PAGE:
Kontakosta’s motto—“Sound Life. Sound Wine.”—is a nice play on words, since they are situated on a high bluff overlooking Long Island Sound and they also follow ecologically sensitive practices—such as generating their electricity through the use of a windmill. The wine is, in general, quite nice. We also speculated whether some of the briny, mineral tastes in the wines might come from their waterfront location.
The tasting room is a beautifully spare space, all white and black, with large windows looking out over the vineyards. There’s a bar at one end and long tables for those who prefer to sit, plus an upper balcony. Our group of four opted for the bar, where we found very informative and engaging servers. The tasting menu offers two flights, one of five whites for $14 and another of five reds, also $14. We decided that each couple would do one of each, sharing as we went. We also shared a cheese tray, which consisted of a very generous and tasty block of Toussaint raw cow milk cheese and a sleeve of crackers for $12.
We started with the whites.
- NV Anemometer White $16
This is their table white, made from sauvignon blanc grapes from various vintages. Our friend said it smelled like a lemon bar, which was quite accurate. We also detected some vegetable aromas and some minerality. The taste was also somewhat lemony and mineral, tart but not terribly crisp. We all agreed it would go well with oysters. (The name anemometer, by the way, refers to a device that measures wind speed, an indirect homage to their windmill.)
- 2013 Orient Chardonnay $22
Before we could ask, our server volunteered the information that it is called Orient because the grapes come from Sargon Vineyard, out in Orient. A steel-fermented chard, this has typical honeysuckle and orange aromas and some gooseberry flavor. My husband found it too mineral, with some wet rock flavors (whatever that tastes like), but the rest of us liked it.
- 2013 Sauvignon Blanc $25
“This is made in the Sancerre style,” volunteered our server, “And it won a gold medal!” We sniff and agree: pineapple and mango on the nose and in the mouth. Nice, though a bit sweet, but it goes well with the cheese.
- 2013 Viognier $25
“This is my favorite wine to go with that cheese,” enthuses our server, and we agree with her wholeheartedly. The aroma reminds me of these wonderful cantaloupe-type melons called Hand Melons we used to get upstate, and the wine also has some cantaloupe tastes.
- 2012 Viognier
Observing how serious we are about our tasting, our server pours us each an extra taste, of the 2012 Viognier, which is almost sold out, and which she says is her favorite of the whites. Interestingly, this has a sweeter aroma and taste than the 2013, though still lots of cantaloupe, with more floral notes. It’s a more challenging wine, observes my husband.
- 2013 Dry Riesling $22
This has only .06% sugar, we are told, which means it is most definitely a dry riesling. They used to have an off-dry riesling for those who come in and request “the sweetest white you have,” but they no longer make it. This is definitely a dry riesling, with a touch of that cat pee smell (an observation which causes some hilarity among our cat-owning friends) and a simple but pleasant taste. Delicate, notes our friend.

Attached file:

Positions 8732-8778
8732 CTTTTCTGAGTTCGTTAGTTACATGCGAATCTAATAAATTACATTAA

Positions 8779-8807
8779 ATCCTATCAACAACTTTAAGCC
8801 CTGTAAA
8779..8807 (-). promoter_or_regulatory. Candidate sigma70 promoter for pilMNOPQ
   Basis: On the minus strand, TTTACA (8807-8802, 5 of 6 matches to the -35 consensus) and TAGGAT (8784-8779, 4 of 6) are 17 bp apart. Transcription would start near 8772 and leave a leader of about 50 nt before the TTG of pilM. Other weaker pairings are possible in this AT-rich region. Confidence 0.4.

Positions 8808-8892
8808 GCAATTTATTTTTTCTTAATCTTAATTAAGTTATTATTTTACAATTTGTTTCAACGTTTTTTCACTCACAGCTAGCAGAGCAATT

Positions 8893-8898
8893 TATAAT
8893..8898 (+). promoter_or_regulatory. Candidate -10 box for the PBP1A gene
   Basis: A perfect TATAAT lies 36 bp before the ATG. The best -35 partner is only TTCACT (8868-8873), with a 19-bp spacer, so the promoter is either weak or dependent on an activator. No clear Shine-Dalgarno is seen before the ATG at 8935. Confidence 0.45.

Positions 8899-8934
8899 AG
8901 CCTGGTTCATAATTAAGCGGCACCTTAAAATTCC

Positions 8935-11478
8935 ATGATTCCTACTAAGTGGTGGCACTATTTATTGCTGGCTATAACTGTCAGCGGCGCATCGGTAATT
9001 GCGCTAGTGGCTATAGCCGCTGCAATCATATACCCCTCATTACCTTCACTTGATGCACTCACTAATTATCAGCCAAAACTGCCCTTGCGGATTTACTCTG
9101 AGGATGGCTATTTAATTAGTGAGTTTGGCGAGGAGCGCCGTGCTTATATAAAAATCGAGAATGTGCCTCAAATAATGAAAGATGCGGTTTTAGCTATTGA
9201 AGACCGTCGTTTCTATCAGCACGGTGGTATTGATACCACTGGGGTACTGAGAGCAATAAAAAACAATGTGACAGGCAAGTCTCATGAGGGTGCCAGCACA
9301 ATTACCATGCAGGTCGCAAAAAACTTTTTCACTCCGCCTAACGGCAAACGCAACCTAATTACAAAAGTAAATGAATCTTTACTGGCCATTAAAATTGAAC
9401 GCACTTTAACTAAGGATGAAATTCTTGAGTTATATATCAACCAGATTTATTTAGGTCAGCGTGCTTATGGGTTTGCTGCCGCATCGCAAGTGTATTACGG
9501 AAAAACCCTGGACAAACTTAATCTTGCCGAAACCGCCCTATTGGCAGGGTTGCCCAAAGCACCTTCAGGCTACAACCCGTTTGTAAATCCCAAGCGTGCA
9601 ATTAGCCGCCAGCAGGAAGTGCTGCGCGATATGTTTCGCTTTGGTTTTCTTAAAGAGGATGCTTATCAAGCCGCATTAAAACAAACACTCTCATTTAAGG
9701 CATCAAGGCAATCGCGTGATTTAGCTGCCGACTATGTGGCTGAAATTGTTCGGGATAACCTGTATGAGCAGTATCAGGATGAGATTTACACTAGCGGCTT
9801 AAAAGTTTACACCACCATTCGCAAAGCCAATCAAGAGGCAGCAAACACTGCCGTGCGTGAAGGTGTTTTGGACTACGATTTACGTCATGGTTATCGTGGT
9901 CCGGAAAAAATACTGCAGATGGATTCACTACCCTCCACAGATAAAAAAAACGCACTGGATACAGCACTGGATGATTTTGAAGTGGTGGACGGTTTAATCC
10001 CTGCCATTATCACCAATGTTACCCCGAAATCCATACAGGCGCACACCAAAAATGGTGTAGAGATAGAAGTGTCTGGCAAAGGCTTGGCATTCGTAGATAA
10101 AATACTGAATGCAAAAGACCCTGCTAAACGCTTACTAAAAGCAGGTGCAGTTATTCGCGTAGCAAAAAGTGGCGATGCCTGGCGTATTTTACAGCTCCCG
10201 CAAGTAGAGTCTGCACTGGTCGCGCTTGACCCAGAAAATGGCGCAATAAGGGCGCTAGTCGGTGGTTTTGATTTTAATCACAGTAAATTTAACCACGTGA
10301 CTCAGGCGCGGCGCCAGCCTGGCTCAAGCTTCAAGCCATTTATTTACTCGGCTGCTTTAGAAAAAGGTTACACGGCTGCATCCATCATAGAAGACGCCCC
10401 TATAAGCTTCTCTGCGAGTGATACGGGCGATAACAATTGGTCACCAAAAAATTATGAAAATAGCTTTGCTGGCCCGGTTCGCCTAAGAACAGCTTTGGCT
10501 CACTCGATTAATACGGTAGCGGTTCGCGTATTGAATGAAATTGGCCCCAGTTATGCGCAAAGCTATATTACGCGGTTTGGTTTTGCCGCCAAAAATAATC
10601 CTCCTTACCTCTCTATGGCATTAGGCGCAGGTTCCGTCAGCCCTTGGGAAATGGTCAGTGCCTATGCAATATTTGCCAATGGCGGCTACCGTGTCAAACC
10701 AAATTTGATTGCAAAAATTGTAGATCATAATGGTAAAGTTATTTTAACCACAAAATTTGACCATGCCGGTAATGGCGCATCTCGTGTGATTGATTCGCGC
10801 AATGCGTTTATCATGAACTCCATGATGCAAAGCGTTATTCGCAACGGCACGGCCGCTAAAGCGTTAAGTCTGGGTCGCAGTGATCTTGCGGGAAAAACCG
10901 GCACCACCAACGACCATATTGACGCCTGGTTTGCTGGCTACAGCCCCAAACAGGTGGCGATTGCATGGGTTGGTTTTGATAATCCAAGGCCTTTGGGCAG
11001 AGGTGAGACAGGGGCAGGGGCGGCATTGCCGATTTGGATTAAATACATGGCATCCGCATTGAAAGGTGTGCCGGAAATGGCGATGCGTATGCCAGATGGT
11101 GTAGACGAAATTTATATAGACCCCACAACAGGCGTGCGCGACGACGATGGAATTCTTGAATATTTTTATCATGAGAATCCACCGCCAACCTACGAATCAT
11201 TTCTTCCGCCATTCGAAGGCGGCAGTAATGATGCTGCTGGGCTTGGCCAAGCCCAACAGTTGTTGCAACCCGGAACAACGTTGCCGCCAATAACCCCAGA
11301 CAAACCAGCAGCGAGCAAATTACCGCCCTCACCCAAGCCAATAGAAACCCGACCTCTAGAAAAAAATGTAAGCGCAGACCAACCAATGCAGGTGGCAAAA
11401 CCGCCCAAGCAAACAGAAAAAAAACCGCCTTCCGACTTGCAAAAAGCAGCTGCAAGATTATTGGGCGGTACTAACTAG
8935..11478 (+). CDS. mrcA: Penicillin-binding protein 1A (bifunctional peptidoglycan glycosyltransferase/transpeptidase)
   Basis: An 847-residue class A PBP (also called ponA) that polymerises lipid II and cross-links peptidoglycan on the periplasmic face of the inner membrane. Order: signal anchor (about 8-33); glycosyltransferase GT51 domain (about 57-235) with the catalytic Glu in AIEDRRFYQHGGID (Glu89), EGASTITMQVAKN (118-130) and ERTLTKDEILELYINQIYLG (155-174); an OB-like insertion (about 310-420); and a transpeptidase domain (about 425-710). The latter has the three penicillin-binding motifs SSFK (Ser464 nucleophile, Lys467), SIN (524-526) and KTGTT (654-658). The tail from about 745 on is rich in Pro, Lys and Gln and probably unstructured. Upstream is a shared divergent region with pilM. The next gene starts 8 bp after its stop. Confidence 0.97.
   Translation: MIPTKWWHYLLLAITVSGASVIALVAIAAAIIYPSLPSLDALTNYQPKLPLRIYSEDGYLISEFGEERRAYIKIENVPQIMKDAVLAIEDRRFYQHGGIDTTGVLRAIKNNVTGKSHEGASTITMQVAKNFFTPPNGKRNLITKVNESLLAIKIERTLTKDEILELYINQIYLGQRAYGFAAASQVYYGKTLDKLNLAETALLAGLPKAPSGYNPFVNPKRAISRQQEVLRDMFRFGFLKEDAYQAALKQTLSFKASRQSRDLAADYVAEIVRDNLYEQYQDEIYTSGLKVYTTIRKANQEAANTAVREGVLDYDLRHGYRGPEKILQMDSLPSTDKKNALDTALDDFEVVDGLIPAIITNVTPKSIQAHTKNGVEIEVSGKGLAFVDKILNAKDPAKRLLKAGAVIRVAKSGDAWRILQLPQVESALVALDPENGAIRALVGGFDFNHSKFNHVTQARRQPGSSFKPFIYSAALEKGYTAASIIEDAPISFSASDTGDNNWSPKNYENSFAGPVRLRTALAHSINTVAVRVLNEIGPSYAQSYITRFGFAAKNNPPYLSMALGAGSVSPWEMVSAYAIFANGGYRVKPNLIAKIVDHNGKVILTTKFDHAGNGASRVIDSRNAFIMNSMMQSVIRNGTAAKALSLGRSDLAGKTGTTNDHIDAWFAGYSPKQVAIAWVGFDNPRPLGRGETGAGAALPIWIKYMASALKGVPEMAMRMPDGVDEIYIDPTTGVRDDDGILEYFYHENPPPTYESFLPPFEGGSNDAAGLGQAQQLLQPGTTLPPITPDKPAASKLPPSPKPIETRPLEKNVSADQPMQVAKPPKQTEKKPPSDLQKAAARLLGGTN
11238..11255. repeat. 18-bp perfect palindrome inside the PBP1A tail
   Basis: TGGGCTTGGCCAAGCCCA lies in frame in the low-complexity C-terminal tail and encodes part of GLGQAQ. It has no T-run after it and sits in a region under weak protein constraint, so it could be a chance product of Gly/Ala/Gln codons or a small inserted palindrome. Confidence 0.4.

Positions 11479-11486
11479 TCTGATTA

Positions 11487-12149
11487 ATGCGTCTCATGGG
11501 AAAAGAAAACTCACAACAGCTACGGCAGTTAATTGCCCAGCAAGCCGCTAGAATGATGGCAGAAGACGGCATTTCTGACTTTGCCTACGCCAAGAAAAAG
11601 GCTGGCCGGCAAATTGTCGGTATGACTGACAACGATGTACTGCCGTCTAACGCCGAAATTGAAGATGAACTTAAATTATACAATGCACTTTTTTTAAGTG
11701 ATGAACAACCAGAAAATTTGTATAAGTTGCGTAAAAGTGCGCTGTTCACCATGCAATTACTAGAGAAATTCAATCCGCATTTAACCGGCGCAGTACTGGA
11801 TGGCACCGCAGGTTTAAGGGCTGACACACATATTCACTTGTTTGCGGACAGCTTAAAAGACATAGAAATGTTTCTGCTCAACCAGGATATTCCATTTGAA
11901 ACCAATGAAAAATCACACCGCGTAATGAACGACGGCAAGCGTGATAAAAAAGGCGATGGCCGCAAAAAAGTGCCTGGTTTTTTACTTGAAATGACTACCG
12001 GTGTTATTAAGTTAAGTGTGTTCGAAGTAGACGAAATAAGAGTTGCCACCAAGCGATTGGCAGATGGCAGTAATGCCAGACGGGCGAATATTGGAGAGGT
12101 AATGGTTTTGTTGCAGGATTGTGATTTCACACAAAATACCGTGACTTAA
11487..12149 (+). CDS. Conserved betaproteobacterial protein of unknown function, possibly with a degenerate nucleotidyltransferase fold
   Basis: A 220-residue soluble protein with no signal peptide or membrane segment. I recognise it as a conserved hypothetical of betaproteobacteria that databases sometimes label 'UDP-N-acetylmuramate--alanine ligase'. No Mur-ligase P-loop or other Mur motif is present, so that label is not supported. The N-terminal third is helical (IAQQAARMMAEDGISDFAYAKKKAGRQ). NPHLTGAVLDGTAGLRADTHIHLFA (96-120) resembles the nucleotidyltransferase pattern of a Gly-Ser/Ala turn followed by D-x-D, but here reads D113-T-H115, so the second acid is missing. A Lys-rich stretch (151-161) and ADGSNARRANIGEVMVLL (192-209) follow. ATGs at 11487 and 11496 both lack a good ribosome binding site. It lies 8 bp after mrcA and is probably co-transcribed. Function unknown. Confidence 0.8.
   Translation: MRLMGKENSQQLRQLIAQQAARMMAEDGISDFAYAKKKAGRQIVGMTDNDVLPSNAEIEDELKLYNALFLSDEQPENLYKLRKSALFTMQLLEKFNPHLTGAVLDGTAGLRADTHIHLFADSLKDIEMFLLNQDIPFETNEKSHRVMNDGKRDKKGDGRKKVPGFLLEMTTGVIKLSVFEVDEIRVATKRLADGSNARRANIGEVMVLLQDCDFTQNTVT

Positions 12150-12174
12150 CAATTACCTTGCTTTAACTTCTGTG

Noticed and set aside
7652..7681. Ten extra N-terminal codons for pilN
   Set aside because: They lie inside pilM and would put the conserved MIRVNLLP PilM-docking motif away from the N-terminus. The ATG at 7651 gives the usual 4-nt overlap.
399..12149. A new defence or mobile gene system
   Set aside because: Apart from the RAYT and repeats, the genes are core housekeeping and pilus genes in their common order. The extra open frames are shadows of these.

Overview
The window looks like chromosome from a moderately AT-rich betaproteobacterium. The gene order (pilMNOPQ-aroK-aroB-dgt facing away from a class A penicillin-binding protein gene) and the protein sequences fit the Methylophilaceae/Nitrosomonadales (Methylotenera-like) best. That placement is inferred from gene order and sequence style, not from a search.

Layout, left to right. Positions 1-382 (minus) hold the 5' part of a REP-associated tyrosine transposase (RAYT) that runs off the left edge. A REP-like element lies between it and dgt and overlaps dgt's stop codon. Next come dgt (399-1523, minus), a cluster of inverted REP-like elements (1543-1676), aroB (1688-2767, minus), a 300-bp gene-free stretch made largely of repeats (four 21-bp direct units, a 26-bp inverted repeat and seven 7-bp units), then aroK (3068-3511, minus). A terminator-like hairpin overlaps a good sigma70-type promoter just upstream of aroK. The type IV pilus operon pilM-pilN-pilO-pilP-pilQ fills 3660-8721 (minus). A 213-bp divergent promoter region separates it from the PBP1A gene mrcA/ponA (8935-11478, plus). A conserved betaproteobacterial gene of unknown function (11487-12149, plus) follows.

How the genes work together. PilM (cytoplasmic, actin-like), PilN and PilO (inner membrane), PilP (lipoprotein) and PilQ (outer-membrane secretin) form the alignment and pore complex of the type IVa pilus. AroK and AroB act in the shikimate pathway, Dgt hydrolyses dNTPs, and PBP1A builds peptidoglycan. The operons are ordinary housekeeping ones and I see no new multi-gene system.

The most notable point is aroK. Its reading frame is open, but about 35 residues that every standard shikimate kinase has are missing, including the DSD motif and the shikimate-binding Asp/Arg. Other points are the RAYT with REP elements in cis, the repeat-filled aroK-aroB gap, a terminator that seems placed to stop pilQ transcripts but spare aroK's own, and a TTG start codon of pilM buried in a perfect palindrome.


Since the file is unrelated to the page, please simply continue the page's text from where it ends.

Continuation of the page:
- Anemometer Red Table Wine $16
Now we move on to the reds, for which we are given new glasses. This is a blend of 60% cabernet franc and 30% cabernet sauvignon, from various vintages. We discuss the varying implications of saying an inexpensive table wine vs. a cheap red, and decide this belongs in the former category—especially when we learn they are running a special of 50% off for a case of the red and the white Anemometers. Our noses detect a hint of ripe olives and “wet laundry,” says my husband, as well as some fruit. The wine itself is light but “very acceptable,” with lots of nice fruit flavor. We decide to get a case of eight reds and four whites.
- 2007 Blum Merlot $19
Ray Blum had a vineyard in Southold planted in merlot vines, which has since been bought by Sparkling Pointe, which tore out the merlot vines, so this is the last anyone will have of the Blum Merlot. It’s a fine, fairly typical North Fork merlot, with a touch of barnyard odor and black cherry taste. Very nice.
- 2010 Estate Merlot $34
Yum. Aged six months in French oak and six months in steel, this is a really good merlot, with lots of black cherry taste plus a touch of vanilla.
- 2012 Cabernet Sauvignon $29
This one is aged in Hungarian oak. What’s the difference? Hungarian oak is cheaper, gives a milder flavor, and is more tightly grained so there’s less evaporation (the “angel’s share”). This is also yum! Brambly aroma, lots of layers of flavor, including blackberry. This is one that could be saved for future drinking. “Or buy two,” suggests our server, “and drink one now and save the other for later.”
- 2012 Cabernet Franc $40
Silver Medal winner in the San Francisco Wine Challenge competition, we are told. Hmmm. This is a dry red, with aromas of pepper and nutmeg and mixed berry tastes. “It has no gravitas,” opines my tasting buddy.
Reasons to go: Beautiful tasting room overlooking the Sound, which you can walk to in good weather; knowledgeable servers; the Anemometer wines if you need to buy some decent table wines for everyday drinking; the Sauvignon Blanc, the Viognier, the Estate Merlot, the Cabernet Sauvignon. They also sell olive oil—not made locally! However, we are headed to Greenport to check out Vines and Branches’ new digs, so we decline to try the olive oil.